Thanks Guys - the pedals I had on the crank were the old ATOM kind with relectors - the threads were compatible BUT the threaded pedal stem did not fully extend through the entire length of the crank arm - Could result in a cracked pedal arm - It wasn't flush through the other side- maybe 1/4" lacking, thus my questioning if the pedal stem was the correct one for that pedal arm - What about the Berthet Lyotard No. 36 and Lyotard No. 45 pedals? The #36 is a rat trap type while the #45 has the outer point over the outside dustcap (quill??) Are the quill type higher quality an upgrade from the Atom? What about Maillard? Thanks, Mo

VINTAGE LIGHTWEIGHTS:   Schwinn Super Le Tour posted by: Dennis on 4/11/2003 at 4:48:09 AM
Hi all
A friend got a great ebay deal on a Super Le Tour. After seeing the bike I was shocked to see a Colombus sticker on it. Was this just stuck on or did this bikes use Colombus tubing? This friend wants to do a fixie conversion but needs to get a longer seatpost. Anyone know the seatpost diameter for this machine? I own a World Voyageur and the seatpost diameter is an odd 26.6 How can we interpret the serial number to find the year the bike was made. This is one great looking bike


thank you

   RE:VINTAGE LIGHTWEIGHTS:   Schwinn Super Le Tour posted by Kevin K on 4/11/2003 at 12:07:32 PM
Hi Dennis. Yea, the Columbus decal is probally correct. I've a Le Tour Luxe made of Columbus tubing. As for serial number, look instead on the badge on the head tube. What is the number on it? Mine is 3174, telling me it's a 1984. The last number is the year. What type of equiptment is on the bike? Kevin

VINTAGE LIGHTWEIGHTS:   Cinelli posted by: paul on 4/10/2003 at 7:32:17 PM
I posted the other day saying I'd got hold of an old cinelli. I'm still puzzling over the age as despite searching the web I cant find anything particularly similar. I've posted some pics on the database here (though I'm not sure how to view them or if they can be linked to here). The points that confuse me are the braze ons and how the stays are joined to the seat tube. There are braze ons for the brake cables, a pump and a single right side braze-on on the down tube presumably indicating that the bike once only had a rear derailler(?). I mentioned the stays - these have an unusual cigar style to the ends which dont match any of the pics I've seen on the web. I've also not managed to find the serial number yet - where should it be - I've looked all over the downtube and under the bottom bracket but no joy. I'd appreaciate any advice (and thanks for the comments already contributed.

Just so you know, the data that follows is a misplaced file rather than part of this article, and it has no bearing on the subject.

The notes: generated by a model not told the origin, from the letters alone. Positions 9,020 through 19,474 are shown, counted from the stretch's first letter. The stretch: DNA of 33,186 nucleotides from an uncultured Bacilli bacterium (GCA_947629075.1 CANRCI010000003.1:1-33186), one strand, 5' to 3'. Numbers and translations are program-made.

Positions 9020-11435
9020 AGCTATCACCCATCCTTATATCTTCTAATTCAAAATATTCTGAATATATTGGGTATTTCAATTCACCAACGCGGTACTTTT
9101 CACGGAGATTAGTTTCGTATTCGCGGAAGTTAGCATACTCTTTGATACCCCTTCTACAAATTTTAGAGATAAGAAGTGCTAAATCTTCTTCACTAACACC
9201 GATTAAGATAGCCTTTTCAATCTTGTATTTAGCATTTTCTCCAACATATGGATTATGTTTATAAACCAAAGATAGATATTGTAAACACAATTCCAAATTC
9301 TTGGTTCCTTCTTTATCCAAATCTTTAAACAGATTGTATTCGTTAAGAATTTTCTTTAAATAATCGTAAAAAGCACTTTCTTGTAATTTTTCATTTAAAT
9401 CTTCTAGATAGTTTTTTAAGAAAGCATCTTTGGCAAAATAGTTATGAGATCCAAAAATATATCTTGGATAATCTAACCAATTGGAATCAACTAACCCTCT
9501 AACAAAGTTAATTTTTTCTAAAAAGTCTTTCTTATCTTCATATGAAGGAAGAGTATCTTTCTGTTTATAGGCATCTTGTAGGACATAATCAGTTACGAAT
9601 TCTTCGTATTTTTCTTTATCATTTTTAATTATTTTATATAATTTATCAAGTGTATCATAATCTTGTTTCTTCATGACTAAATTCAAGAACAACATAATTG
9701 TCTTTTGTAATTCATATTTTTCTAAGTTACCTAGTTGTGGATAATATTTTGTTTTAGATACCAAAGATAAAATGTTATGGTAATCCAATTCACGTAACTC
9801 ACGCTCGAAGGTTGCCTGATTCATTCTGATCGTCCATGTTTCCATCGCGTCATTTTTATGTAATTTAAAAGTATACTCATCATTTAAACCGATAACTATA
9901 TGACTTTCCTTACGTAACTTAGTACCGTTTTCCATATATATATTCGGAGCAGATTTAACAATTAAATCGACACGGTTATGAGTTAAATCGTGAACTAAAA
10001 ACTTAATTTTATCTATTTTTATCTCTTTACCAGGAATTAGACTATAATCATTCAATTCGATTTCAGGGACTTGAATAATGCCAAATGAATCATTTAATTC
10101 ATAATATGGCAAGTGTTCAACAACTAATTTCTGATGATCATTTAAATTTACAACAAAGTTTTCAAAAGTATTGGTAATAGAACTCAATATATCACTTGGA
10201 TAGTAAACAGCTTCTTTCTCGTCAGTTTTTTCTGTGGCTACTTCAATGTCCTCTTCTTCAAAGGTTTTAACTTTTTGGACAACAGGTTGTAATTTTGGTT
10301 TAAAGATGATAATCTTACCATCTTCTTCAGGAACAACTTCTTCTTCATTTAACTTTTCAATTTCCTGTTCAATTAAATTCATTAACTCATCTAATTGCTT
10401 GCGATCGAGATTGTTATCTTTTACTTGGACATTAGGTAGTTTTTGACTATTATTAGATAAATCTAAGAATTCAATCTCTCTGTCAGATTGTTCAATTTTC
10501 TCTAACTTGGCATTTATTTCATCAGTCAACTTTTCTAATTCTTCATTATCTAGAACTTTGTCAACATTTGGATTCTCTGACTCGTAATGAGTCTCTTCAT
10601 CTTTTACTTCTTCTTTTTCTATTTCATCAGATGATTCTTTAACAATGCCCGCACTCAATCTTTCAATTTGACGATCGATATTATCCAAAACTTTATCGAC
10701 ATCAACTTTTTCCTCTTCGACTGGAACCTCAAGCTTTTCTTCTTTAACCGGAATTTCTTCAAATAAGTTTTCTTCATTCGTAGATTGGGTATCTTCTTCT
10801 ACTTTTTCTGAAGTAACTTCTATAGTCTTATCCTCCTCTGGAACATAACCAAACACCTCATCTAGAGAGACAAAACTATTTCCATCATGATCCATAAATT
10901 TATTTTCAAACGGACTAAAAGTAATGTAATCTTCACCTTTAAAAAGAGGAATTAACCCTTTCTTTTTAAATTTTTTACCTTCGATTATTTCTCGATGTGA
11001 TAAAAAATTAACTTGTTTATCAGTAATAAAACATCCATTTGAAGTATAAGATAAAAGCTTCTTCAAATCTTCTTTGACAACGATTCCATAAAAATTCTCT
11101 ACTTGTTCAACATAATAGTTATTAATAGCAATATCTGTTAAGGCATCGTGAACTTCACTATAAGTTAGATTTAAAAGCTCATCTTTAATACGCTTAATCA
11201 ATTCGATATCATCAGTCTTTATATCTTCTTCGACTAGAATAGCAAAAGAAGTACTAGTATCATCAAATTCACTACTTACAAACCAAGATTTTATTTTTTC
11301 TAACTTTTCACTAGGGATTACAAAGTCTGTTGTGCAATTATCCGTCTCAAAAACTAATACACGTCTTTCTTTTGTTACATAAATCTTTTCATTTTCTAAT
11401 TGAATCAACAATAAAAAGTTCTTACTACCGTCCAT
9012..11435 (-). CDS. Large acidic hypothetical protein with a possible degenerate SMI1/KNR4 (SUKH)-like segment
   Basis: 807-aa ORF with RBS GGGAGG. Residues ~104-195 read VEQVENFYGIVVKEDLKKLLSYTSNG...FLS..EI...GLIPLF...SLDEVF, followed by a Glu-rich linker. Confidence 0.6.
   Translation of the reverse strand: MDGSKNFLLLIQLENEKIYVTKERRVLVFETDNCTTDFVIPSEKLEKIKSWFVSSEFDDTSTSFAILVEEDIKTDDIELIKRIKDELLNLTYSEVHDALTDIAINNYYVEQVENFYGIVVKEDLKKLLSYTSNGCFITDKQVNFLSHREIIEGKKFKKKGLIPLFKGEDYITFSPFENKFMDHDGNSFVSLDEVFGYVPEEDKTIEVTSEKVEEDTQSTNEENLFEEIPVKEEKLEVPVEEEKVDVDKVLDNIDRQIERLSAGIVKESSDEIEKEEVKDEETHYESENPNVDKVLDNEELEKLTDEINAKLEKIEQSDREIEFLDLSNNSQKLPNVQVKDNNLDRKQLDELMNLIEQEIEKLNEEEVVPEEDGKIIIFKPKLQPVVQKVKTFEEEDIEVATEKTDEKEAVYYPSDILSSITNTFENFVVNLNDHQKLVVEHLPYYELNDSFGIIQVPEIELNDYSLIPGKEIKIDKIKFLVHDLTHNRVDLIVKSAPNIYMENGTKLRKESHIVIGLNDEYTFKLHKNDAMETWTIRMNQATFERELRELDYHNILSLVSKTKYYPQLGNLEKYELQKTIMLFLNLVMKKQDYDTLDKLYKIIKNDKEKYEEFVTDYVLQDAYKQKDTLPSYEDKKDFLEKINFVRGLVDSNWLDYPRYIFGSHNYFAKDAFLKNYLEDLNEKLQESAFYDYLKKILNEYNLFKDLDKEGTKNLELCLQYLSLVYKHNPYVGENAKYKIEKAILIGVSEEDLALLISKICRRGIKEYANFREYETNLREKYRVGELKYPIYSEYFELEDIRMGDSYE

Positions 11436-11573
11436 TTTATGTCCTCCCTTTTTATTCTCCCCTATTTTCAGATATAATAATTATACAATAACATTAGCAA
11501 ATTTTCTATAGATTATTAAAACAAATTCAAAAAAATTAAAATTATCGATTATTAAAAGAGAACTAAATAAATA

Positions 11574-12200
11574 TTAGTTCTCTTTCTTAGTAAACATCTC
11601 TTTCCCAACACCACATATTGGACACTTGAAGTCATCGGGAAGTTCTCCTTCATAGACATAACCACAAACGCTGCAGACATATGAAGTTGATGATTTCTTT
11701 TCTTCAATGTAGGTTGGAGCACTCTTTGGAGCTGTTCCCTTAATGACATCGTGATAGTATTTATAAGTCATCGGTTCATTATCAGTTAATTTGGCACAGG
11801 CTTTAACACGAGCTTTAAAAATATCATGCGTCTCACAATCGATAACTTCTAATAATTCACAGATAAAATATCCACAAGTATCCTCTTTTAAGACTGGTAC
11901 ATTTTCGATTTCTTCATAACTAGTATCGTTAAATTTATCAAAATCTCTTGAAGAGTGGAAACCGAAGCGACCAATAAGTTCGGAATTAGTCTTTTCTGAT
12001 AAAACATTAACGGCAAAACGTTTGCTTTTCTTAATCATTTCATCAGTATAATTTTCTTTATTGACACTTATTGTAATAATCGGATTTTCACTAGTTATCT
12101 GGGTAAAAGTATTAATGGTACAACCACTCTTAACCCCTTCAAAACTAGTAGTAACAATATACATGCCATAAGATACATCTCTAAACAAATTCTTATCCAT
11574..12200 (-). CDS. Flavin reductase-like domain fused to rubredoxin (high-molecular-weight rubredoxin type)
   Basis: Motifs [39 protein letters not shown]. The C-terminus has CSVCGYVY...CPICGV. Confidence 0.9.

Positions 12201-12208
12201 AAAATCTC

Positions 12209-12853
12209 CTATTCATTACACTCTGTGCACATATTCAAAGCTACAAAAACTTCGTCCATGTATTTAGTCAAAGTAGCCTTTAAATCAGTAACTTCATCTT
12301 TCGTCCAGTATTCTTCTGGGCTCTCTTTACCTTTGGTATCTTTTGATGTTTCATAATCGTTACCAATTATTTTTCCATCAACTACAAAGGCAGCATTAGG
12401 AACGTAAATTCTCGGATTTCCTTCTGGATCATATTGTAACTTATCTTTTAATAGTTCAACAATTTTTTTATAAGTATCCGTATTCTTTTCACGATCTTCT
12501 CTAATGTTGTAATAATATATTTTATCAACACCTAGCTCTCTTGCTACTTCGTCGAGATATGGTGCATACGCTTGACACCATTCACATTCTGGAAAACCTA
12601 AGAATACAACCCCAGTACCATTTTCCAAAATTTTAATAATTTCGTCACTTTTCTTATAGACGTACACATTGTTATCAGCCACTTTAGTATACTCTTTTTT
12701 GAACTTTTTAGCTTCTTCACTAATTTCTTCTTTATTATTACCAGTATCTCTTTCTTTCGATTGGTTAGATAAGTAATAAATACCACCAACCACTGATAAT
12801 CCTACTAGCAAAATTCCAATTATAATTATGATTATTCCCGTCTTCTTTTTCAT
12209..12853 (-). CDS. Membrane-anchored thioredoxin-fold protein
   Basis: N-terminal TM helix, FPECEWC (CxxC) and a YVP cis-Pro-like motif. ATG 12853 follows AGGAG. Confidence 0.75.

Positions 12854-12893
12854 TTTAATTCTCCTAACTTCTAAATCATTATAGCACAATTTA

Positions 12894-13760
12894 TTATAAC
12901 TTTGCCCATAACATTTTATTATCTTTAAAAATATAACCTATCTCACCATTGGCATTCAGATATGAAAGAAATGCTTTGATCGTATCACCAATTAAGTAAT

Cinelli posted by John E on 4/10/2003 at 8:12:09 PM
As late as 1973, when they changed over to horrid Simplex stem shifters, the basic Peugeot frame came with a single shifter braze-on on the downtube, to accommodate both 5-speed and 10-speed models. The familiar UO-8, UO-18, and UE-8 10-speeds used an adaptor clamp to add a mounting boss for the front derailleur control.

Alot of road bikes of the 1950s were designed for Simplex direct-link ("suicide") front derailleurs; these may or may not have a braze-on mounting on the seat tube, just above the chainrings.

   RE:VINTAGE LIGHTWEIGHTS:   Cinelli posted by Dave on 4/11/2003 at 1:40:17 PM
I have a Peugueot U08 that has the same fittings as yours, it has Simplex Prestige deraillers and is a '73.

   Peugeot UO-8 shifters posted by John E on 4/11/2003 at 6:33:16 PM
Thanks, Dave. I had forgotten whether Peugeot changed the UO-8 to stem shifters in 1973 or in 1974. (The latter is probably correct, barring a mid-year changeover.)

FOR SALE:   78 takara ladies 10sp shimano ff-drive posted by: mike. on 4/10/2003 at 8:18:32 AM
had this for a while now and its got to go to make room for my bmx bikes. near-mint 1978 takara ladies 10-speed. twin top-tubes go all the way back to the rear dropouts. has extra seatstays that go to just under the seatpost clamp. nice rootbeer brown color. complete shimano ff front freewheel drive, crank, derailers, shifters, entire drivetrain. and rides like the wind. a beutiful bike for cheap! taking any offer plus shipping. i know there is not alot of buying/selling here, but i thought i could try. please email me for any questions. will trade for any misc. bmx stuff. thanks.